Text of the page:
Comment by John gormally | February 26, 2011 | Reply

  8. Interesting that the post immediately previous to the one I just commented on should be on the subject of forgiveness, as I was putting considerable thought into the concept just yesterday.

    I have long thought that our selves are not entirely contained within our selves, nor are others entirely outside of us. For every person who’s life we touch, we leave a mark, a piece of ourselves, so to speak, and they on us. I have, at times, speculated that perhaps this residual presence is the meaning of “eternal life”, for it is certainly true that those for whom immortality was claimed in the distant past have left marks upon humankind that continue to impact the societies they touched to this very day. But that is not the topic I intend to address.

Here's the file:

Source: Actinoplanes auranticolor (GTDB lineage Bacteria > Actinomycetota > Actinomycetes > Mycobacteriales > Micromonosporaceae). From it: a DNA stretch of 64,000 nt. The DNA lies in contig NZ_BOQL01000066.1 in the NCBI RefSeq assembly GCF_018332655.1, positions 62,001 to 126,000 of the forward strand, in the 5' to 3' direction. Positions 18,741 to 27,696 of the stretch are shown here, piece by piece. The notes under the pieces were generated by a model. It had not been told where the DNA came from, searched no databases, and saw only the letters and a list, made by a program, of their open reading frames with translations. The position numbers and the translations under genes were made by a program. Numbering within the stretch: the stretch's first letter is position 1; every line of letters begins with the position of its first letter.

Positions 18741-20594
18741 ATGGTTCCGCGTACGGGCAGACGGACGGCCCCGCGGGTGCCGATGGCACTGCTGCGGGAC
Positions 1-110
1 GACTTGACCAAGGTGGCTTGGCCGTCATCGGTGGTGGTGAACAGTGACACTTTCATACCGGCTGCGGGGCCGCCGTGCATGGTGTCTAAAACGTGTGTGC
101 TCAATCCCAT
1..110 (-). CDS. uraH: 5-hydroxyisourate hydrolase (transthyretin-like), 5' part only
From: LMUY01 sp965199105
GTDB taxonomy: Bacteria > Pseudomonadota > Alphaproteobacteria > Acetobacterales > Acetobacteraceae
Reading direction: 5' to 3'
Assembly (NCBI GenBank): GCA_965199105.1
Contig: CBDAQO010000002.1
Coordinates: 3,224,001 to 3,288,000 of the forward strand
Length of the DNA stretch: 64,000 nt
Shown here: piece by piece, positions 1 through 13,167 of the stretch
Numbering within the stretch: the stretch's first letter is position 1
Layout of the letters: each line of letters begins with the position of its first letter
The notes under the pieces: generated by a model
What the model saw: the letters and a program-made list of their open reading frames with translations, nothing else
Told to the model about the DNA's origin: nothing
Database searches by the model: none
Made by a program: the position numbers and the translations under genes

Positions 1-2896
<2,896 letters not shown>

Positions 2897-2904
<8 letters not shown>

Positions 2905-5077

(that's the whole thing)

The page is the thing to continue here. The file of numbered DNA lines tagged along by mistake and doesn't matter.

Many, if not most, aspects of our personalities are the result of some interaction between ourselves and our environment, probably more often than not some other individual. Personally, I can distinctly identify names and faces associated with many different parts of myself. Some of them are people who have been a part of my life for a very long time, the alpha examples being my mother and father. Others are people who I met for only brief but opportune moments, such as a woman I conversed with on a flight from Yuma to Phoenix at a recent turning point in my life. This is the “residual presence” I identified above.

    Sometimes, a person linked to some part of ourselves hurts us, and sometimes we latch onto that hurt. Whatever our actual action in the physical world, we at least internally alienate ourselves that individual, desiring to restore the balance by hurting them back. While we are in this state, we are also alienated from ourselves, specifically from that part of ourselves indelibly linked with that other individual. We have to feel that hurt every time we call upon that part of us… and so we avoid doing so.